United States v. Joshua Rogers (11th Cir. March 2021)

The Federal Docket

July 13, 2021

Sentencing Guidelines/Child Pornography – The enhancement for material involving sadistic or masochistic conduct or depicting violence was properly applied to a picture of the defendant choking a victim during sex.

Sentencing Guidelines/Child Pornography – The 5-point enhancement under USSG 4B1.5(b)(1), which applies when a defendant’s “instant offense of conviction is a covered sex crime . . . and the defendant engaged in a pattern of activity involving prohibited sexual conduct,” is intended to be imposed “cumulatively” to any other enhancement under Chapters 2 and 3 and thus cannot constitute double counting.

Joshua Rogers pleaded guilty and admitted to having sex and using drugs with a 16 year old girl who had run away from home. He had also recorded them having sex and posted images of them online. Rogers was sentenced to 360 months for distribution and production of child pornography and challenged several enhancements he received under the federal sentencing guidelines.

Rogers contested that the 4-level enhancement under USSG 2G2.2(b)(4) which applies “if the offense involved material that portrays (A) sadistic or masochistic conduct or other depictions of violence; or (B) sexual abuse or exploitation of an infant or toddler.” The district court imposed the enhancement based on two videos and one picture, which depicted Rogers’ hand around the victim’s neck while they were having intercourse.

On appeal, the Court held that the enhancement was appropriate based on the plain language definitions of “sadism,” “masochism,” and “violence” and the photo of Rogers choking the victim during sex. Since the question of whether the material is sadistic, masochistic, or depicts violence is an “objective” inquiry, Rogers’ intent was irrelevant. Moreover, the Court noted that the enhancement applies as long as one image depicts sadistic, masochistic, or violent conduct, so it was irrelevant whether the two videos qualified for the enhancement.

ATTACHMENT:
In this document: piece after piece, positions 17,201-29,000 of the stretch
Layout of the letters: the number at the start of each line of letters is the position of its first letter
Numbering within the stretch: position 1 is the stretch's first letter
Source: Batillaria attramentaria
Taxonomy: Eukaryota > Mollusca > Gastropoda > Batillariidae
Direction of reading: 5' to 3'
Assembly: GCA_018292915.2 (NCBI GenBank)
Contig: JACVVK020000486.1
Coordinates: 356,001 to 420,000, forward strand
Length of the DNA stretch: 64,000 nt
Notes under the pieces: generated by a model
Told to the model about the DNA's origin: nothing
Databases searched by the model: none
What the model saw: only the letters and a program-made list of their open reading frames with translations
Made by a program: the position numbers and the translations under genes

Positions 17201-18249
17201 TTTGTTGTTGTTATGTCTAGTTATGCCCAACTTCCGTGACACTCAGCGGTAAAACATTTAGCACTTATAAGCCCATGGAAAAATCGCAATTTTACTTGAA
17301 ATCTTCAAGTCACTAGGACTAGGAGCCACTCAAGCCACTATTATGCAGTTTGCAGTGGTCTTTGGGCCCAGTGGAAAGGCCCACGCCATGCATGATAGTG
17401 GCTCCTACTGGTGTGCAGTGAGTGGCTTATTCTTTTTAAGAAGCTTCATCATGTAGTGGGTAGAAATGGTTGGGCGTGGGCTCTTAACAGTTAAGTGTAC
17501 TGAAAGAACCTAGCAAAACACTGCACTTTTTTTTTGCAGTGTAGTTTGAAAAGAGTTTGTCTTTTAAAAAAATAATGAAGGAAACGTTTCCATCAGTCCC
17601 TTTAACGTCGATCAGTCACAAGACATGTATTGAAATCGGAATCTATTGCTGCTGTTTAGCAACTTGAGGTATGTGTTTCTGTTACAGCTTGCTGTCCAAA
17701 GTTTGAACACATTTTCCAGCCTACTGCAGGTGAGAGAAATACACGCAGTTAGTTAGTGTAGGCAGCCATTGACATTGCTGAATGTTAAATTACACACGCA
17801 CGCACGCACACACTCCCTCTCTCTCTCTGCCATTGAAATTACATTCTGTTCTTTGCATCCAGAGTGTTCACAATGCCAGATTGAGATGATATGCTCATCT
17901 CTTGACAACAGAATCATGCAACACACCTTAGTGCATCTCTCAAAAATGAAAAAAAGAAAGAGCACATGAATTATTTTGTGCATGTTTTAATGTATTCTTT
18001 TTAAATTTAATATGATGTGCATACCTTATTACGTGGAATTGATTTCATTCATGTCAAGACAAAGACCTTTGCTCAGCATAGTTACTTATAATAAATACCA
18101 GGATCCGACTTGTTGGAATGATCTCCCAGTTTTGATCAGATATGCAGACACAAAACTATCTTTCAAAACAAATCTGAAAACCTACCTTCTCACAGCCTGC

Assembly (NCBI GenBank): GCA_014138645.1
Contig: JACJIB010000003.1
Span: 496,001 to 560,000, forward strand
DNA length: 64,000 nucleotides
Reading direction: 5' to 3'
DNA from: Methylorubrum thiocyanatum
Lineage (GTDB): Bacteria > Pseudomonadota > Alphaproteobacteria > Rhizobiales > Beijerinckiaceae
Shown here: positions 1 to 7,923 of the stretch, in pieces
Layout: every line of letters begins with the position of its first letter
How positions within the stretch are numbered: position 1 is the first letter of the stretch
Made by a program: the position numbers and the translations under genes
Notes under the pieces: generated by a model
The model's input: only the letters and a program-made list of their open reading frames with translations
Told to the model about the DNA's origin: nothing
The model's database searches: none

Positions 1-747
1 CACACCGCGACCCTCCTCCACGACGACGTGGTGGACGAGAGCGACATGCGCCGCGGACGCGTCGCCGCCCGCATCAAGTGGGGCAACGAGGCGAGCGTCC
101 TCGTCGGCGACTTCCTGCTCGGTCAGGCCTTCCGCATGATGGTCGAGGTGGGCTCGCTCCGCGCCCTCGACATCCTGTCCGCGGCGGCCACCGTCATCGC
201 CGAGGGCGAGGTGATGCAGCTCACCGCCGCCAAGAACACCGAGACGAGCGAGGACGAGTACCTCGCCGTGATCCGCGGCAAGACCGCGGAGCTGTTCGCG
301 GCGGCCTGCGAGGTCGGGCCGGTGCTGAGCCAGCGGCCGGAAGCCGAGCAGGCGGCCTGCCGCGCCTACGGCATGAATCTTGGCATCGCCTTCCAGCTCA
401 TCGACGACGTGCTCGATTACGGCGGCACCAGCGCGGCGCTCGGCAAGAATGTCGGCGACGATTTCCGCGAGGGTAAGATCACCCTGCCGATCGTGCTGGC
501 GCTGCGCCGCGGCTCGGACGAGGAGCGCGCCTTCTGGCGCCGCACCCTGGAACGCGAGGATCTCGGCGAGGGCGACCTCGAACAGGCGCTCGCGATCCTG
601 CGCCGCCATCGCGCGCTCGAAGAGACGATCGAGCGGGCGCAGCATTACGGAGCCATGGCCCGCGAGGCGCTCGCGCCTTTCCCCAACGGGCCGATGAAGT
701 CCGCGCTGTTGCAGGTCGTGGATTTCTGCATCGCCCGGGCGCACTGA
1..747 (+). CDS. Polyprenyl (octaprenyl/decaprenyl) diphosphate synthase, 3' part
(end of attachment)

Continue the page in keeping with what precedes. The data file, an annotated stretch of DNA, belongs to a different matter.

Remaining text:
The Court also rejected Rogers’ argument that the district court engaged in impermissible “double counting” by imposing the enhancement under USSG 2G2.2(b)(5), which applies where the defendant engages in “a pattern of activity involving the sexual abuse or exploitation of a minor,” and USSG 4B1.5(b)(1), which applies where a defendant’s “instant offense of conviction is a covered sex crime . . . and the defendant engaged in a pattern of activity involving prohibited sexual conduct.”

The Court held that the district court did not plainly err, noting that 4B1.5(b)(1) specifically provides that the 5-point enhancement applies “plus the offense level determined under Chapters Two and Three” and thus reflects the Sentencing Commission’s intent for Chapter 4 to apply “cumulatively” to any other enhancement.

The Court also rejected Rogers’ claim that the district court improperly curtailed his right to cross-examine the detective at sentencing regarding the victim’s sexual relationship with two other men and held that Rogers’ sentence was not substantively unreasonable.

On appeal from the Southern District of Florida
Opinion by Branch, joined by Jordan and J. Pryor

Click here to read the opinion.

Tom Church - Tom is a trial and appellate lawyer focusing on criminal defense and civil trials. Tom is the author of "The Federal Docket" and is a contributor to Mercer Law Review's Annual Survey in the areas of federal sentencing guidelines and criminal law. Tom graduated with honors from the University of Georgia Law School where he served as a research assistant to the faculty in the areas of constitutional law and civil rights litigation. Read Tom's reviews on AVVO. Follow Tom on Linkedin.

Scroll to Top